Formiko wrote:My friend Pete speaks Cheyenne, I'll get some links from him, but in the meantime:
http://www.archive.org/search.php?query ... type:texts

That's awesome! I'll be looking forward to anything you find!
Know anything for Arapaho too? (Not to overload you)
I'm using the 'lessons' at the Arapaho Project website at the U of Colorado and the lessons in the 'Let's Learn Arapaho' grammar. The problem is that the lessons are very small, I'd like to get a more comprehensive textbook if possible (which I know is a long shot, but I can hope can't I :) ).

User avatar
Formiko
Posts: 13388
Joined: 2008-01-25, 10:21
Real Name: Dosvdali
Gender: male
Location: Ashghabat
Country: TM Turkmenistan (Türkmenistan)

Re: General Discussion

Postby Formiko » 2010-11-29, 22:52

księżycowy wrote:
Formiko wrote:My friend Pete speaks Cheyenne, I'll get some links from him, but in the meantime:
http://www.archive.org/search.php?query ... type:texts

That's awesome! I'll be looking forward to anything you find!
Know anything for Arapaho too? (Not to overload you)
I'm using the 'lessons' at the Arapaho Project website at the U of Colorado and the lessons in the 'Let's Learn Arapaho' grammar. The problem is that the lessons are very small, I'd like to get a more comprehensive textbook if possible (which I know is a long shot, but I can hope can't I :) ).

I have an Arapaho textbook,but it's not digital :(
Cherokee Indian STILL improving German.
Getting reacquainted with Swahili Msaada!
In no particular order
[flag]eo[/flag][flag]de[/flag][flag]es[/flag][flag]yo[/flag][flag]chr[/flag][flag]ru[/flag]

User avatar
księżycowy
Posts: 13146
Joined: 2006-09-13, 23:51
Real Name: Paweł
Country: US United States (United States)
Contact:

Re: General Discussion

Postby księżycowy » 2010-11-29, 23:30

Formiko wrote:I have an Arapaho textbook,but it's not digital :(

What's it called? Any clues of where I could get a copy?

User avatar
Formiko
Posts: 13388
Joined: 2008-01-25, 10:21
Real Name: Dosvdali
Gender: male
Location: Ashghabat
Country: TM Turkmenistan (Türkmenistan)

Re: General Discussion

Postby Formiko » 2010-11-30, 7:37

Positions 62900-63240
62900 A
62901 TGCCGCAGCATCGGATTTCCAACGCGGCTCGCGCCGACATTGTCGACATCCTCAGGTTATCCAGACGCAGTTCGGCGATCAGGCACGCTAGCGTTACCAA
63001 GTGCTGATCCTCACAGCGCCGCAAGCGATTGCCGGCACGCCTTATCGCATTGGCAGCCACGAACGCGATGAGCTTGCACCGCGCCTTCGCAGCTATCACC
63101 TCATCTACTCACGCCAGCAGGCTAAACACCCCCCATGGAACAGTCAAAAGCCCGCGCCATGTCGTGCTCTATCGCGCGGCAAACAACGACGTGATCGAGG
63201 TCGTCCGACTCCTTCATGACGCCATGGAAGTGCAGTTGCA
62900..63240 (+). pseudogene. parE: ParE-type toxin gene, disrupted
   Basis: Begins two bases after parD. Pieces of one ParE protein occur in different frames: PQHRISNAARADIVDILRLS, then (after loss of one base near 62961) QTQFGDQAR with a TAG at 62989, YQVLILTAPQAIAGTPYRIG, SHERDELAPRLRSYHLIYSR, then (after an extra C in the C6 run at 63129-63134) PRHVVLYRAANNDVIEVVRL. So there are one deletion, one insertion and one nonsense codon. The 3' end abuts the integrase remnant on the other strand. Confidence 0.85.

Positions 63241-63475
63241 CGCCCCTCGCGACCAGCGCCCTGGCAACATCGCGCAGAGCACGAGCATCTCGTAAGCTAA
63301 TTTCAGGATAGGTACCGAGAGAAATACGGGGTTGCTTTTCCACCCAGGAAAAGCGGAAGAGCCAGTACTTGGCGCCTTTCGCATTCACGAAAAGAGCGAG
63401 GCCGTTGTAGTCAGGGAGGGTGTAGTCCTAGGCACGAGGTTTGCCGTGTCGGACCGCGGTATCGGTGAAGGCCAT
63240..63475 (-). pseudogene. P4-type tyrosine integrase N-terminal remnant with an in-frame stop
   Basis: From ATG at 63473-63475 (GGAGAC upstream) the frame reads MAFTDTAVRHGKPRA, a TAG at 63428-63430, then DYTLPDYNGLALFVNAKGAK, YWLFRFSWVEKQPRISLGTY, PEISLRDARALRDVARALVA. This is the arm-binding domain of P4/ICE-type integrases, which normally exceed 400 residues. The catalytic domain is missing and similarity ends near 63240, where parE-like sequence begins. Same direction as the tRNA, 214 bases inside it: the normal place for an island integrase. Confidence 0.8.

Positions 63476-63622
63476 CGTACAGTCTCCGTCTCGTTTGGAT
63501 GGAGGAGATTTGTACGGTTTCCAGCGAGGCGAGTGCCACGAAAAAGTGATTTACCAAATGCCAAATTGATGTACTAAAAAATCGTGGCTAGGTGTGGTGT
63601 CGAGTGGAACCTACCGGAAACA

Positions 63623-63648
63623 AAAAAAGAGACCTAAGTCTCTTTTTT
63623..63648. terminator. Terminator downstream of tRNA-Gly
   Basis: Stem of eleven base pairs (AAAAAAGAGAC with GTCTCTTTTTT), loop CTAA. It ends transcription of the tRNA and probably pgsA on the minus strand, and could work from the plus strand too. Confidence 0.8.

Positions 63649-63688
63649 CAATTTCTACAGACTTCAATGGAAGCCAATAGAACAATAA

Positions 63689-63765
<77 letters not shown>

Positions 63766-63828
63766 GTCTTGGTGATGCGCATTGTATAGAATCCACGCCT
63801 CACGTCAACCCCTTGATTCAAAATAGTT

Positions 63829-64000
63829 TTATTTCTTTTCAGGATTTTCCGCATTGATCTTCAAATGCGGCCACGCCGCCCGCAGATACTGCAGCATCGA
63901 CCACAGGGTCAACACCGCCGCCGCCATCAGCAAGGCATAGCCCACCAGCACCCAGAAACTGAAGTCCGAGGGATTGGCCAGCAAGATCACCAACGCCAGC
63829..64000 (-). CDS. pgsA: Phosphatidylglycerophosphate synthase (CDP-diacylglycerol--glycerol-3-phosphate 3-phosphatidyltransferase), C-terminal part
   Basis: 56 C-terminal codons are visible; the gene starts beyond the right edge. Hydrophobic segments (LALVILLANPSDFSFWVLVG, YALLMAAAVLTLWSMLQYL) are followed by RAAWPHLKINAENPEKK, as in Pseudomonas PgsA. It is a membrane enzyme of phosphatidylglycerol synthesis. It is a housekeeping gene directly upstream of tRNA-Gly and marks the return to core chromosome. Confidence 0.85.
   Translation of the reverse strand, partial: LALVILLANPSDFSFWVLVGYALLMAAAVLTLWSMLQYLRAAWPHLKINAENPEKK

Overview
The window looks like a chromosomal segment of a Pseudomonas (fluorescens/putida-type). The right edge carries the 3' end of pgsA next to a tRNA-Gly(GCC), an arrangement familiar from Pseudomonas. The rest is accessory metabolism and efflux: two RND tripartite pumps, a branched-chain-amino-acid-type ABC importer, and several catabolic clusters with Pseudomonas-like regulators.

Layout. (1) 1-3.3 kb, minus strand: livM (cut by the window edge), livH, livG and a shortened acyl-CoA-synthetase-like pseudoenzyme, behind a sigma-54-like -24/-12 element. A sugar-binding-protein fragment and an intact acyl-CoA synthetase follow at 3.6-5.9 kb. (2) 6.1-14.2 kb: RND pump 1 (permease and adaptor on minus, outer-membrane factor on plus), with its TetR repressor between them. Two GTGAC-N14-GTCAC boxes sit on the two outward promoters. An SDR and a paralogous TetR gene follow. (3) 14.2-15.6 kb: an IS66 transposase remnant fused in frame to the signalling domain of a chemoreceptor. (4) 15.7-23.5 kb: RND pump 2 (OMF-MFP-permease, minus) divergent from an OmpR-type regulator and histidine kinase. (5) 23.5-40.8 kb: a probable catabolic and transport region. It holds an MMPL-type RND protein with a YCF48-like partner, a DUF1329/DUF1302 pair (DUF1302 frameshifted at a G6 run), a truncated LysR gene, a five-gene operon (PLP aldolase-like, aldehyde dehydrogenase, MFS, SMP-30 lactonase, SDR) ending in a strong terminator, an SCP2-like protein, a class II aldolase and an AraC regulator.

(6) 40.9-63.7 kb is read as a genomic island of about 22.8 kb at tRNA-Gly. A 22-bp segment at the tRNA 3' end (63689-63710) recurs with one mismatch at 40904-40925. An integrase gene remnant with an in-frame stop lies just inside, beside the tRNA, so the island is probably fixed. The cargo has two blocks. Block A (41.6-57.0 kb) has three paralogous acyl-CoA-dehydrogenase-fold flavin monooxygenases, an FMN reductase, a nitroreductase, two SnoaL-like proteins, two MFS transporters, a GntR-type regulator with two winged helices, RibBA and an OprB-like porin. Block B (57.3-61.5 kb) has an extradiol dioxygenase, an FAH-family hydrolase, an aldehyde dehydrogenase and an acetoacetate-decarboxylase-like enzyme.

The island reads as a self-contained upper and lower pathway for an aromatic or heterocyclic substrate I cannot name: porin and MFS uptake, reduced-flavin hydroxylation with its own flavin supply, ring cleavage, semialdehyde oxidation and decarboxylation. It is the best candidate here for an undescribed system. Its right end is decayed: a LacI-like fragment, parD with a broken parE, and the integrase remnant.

księżycowy wrote:
Formiko wrote:I have an Arapaho textbook,but it's not digital :(

What's it called? Any clues of where I could get a copy?

It's a dissertation in a binder. Probably any university library. I'll see if I can fetch the title.
Cherokee Indian STILL improving German.
Getting reacquainted with Swahili Msaada!
In no particular order
[flag]eo[/flag][flag]de[/flag][flag]es[/flag][flag]yo[/flag][flag]chr[/flag][flag]ru[/flag]

User avatar
księżycowy
Posts: 13146
Joined: 2006-09-13, 23:51
Real Name: Paweł
Country: US United States (United States)
Contact:

Re: General Discussion

Postby księżycowy » 2010-12-04, 14:35

Getting back to Arikara for a moment, I've found what looks like some great resources for the language. Also found similar resources for Pawnee. I've added them to the 'Learning Resources.'

I haven't been able to check out any libraries nearby to see if they can get the one public domain Arikara textbook, but I'll keep trying.

User avatar
księżycowy
Posts: 13146
Joined: 2006-09-13, 23:51
Real Name: Paweł
Country: US United States (United States)
Contact:

Re: General Discussion

Postby księżycowy » 2010-12-07, 22:27

Out of curiousity, do you know any Arapaho Formiko?
I know you've said that you've taking a bloody ton of NDN language classes, so I figured I'd ask!

User avatar
Formiko
Posts: 13388
Joined: 2008-01-25, 10:21
Real Name: Dosvdali
Gender: male
Location: Ashghabat
Country: TM Turkmenistan (Türkmenistan)

Re: General Discussion

Postby Formiko » 2010-12-07, 23:05

księżycowy wrote:Out of curiousity, do you know any Arapaho Formiko?
I know you've said that you've taking a bloody ton of NDN language classes, so I figured I'd ask!

Not really. I've read a little, and I'm familiar with Algonquian language structure, but that's about it.
Cherokee Indian STILL improving German.
Getting reacquainted with Swahili Msaada!
In no particular order
[flag]eo[/flag][flag]de[/flag][flag]es[/flag][flag]yo[/flag][flag]chr[/flag][flag]ru[/flag]

User avatar
księżycowy
Posts: 13146
Joined: 2006-09-13, 23:51
Real Name: Paweł
Country: US United States (United States)
Contact:

Re: General Discussion

Postby księżycowy » 2010-12-07, 23:06

Formiko wrote:Not really. I've read a little, and I'm familiar with Algonquian language structure, but that's about it.

Just when I thought I had a study-buddy . . . :(


Return to “North American Indigenous Languages”

Who is online

Users browsing this forum: No registered users and 1 guest